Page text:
Piano Concerto No. 2 in B flat major, Op. 83
Sonata for violin & piano No. 1 in G major ("Regen"), Op. 78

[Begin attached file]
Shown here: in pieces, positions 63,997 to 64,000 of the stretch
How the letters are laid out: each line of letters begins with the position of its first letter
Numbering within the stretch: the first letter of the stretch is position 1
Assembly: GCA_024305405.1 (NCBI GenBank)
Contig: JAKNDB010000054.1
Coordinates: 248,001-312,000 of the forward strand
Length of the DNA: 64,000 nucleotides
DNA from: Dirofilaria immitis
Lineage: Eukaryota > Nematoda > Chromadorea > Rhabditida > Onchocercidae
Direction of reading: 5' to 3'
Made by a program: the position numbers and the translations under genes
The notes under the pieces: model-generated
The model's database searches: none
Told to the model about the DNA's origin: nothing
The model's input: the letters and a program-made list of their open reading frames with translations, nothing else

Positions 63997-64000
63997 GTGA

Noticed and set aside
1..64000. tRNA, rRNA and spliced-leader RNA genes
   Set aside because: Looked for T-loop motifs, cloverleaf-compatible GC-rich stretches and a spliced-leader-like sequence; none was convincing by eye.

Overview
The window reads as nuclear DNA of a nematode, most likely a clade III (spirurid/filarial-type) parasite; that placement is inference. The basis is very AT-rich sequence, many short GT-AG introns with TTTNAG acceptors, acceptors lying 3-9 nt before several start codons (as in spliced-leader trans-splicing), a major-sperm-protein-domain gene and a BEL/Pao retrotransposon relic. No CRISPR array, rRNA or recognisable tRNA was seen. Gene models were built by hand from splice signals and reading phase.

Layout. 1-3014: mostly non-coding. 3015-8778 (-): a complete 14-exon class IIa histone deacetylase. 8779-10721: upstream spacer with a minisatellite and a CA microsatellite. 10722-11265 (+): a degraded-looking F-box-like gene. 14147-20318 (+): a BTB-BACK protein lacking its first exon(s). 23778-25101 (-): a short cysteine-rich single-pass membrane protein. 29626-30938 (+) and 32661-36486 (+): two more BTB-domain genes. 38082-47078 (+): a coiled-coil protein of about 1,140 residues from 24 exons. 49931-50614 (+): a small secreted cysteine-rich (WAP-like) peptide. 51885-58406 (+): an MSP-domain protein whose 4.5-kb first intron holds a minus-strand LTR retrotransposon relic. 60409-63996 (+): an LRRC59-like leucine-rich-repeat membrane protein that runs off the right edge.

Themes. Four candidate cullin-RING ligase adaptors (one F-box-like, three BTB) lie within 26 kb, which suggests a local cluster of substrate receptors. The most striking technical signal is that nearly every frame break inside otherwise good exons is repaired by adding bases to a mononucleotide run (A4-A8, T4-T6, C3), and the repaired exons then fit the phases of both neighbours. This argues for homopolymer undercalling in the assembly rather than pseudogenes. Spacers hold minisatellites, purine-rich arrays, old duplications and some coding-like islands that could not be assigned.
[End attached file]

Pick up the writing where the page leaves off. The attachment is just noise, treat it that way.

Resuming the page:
In this mighty and majestic concerto, one of the longest in the repertory, pianist Emanuel Ax inspires comparison with his mentor Arthur Rubinstein. Rarely has the typically sure-fingered Ax's tone been so lush and dynamic. The higher notes of his instrument sound particularly gem-like, as glittery as a chandelier. The Boston Symphony reminds us that it is one of the world's great orchestras, capable of the music's considerable challenges. After a calm start, Dutch conductor Bernard Haitink revs up his engines for some dynamic Brahmsian music-making, carefully shaped, with particular attention paid to orchestral balance and beauty of tone. An arrangement for cello of the Brahms G Major Violin Sonata makes a lovely, lyrically expressive bonus. Here Ax is joined by Yo-Yo Ma, whose customary graceful approach suits this work originally written for a higher-toned instrument.